Breaking News

U.S. May Home Prices Rise 0.4% From Previous Month: FHFA
Tweet TWEET

Fekter Says France Doesn’t Intend to Blacklist Austria on Taxes

Austria’s Finance Minister Maria Fekter said her French counterpart told her today that Budget Minister Bernard Cazeneuve didn’t intend to threaten blacklisting the Alpine nation as non-cooperative in tax matters.

“Finance Minister Pierre Moscovici approached me and made it clear that his colleague, who has only been in his job for 15 days, didn’t really mean it when he spoke of putting Austria on a black list,” Fekter told reporters in Dublin after a meeting of euro region finance ministers.

Austria is under increased pressure after Luxembourg’s Prime Minister Jean-Claude Juncker said April 10 that his country will begin the automatic exchange of tax data in 2015.

Austrian banks risk a backlash unless the country cooperates with a European Union initiative to fight tax fraud by sharing account information with other bloc members, Cazeneuve said in an interview on France Info radio. Austria “risks being listed as a non-cooperative nation,” he said.

The discussion about bank secrecy in Austria takes place in an election year. The conservative People’s Party opposes an automatic exchange of all data, saying it wants to protect the privacy of small depositors. The party, to which Fekter belongs, has called for a legal review over whether information on foreign account holders can be exchanged.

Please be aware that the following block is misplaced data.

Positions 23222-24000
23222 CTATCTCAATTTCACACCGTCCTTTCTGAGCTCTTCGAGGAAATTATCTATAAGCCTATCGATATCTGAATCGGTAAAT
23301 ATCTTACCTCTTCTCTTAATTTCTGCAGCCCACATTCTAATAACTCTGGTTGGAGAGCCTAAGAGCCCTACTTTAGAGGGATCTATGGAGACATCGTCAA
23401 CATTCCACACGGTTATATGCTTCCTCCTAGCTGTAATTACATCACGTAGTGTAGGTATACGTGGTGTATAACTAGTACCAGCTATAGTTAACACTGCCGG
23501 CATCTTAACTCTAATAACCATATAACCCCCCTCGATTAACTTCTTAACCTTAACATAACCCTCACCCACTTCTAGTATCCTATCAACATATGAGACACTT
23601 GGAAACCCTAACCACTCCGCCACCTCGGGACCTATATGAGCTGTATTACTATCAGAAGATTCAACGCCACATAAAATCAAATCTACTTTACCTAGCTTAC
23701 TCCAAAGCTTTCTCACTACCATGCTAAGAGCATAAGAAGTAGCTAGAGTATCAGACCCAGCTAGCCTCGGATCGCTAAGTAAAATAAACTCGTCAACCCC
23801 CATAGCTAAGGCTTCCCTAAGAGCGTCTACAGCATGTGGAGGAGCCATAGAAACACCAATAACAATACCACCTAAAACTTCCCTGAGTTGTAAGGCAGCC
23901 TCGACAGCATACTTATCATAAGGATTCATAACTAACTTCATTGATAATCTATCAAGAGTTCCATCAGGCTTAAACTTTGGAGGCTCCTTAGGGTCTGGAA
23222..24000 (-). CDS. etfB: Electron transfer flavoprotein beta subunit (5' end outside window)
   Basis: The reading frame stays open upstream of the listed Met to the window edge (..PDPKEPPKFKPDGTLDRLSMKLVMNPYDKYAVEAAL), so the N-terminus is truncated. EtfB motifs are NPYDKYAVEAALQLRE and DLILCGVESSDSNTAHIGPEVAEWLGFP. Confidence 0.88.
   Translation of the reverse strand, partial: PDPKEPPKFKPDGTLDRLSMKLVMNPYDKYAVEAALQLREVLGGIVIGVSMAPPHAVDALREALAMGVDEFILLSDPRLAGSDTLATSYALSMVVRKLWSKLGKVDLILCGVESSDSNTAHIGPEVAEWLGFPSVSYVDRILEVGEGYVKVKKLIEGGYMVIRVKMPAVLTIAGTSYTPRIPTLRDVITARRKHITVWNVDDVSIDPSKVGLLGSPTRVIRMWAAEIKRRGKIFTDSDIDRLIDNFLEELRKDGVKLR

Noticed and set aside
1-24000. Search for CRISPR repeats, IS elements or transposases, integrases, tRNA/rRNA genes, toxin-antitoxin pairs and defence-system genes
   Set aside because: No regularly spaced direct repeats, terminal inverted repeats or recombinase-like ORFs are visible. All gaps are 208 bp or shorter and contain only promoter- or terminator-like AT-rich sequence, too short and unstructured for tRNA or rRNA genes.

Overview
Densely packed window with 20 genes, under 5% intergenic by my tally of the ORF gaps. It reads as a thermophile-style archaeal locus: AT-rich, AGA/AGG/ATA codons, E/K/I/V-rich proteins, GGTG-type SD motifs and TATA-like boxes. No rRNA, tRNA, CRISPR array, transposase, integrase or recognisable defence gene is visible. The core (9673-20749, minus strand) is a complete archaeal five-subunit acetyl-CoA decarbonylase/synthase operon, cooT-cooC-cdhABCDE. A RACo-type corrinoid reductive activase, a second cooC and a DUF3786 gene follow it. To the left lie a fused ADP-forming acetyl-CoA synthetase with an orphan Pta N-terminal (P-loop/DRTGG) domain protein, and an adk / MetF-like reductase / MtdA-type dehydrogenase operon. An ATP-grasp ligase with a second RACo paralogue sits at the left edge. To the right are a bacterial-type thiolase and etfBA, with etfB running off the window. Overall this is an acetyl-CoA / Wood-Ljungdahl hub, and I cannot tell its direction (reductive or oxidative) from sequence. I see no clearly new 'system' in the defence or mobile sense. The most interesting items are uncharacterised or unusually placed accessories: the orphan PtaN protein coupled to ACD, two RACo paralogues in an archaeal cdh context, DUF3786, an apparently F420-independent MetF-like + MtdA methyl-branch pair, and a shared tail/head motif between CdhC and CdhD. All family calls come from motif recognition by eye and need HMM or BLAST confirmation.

“I have asked the minister to enlighten his budget minister that Austria meets OECD standards and therefore does not and will not appear on any list,” Fekter said. “Threatening sanctions between EU members is bad form.”

Austria and France have had a double taxation agreement for years that meets information exchange requirements according to Organization for Economic Cooperation and Development standards, Fekter said.

To contact the reporter on this story: Rainer Buergin in Berlin at rbuergin1@bloomberg.net

To contact the editor responsible for this story: James Hertling at jhertling@bloomberg.net

Bloomberg reserves the right to remove comments but is under no obligation to do so, or to explain individual moderation decisions.

Please enable JavaScript to view the comments powered by Disqus.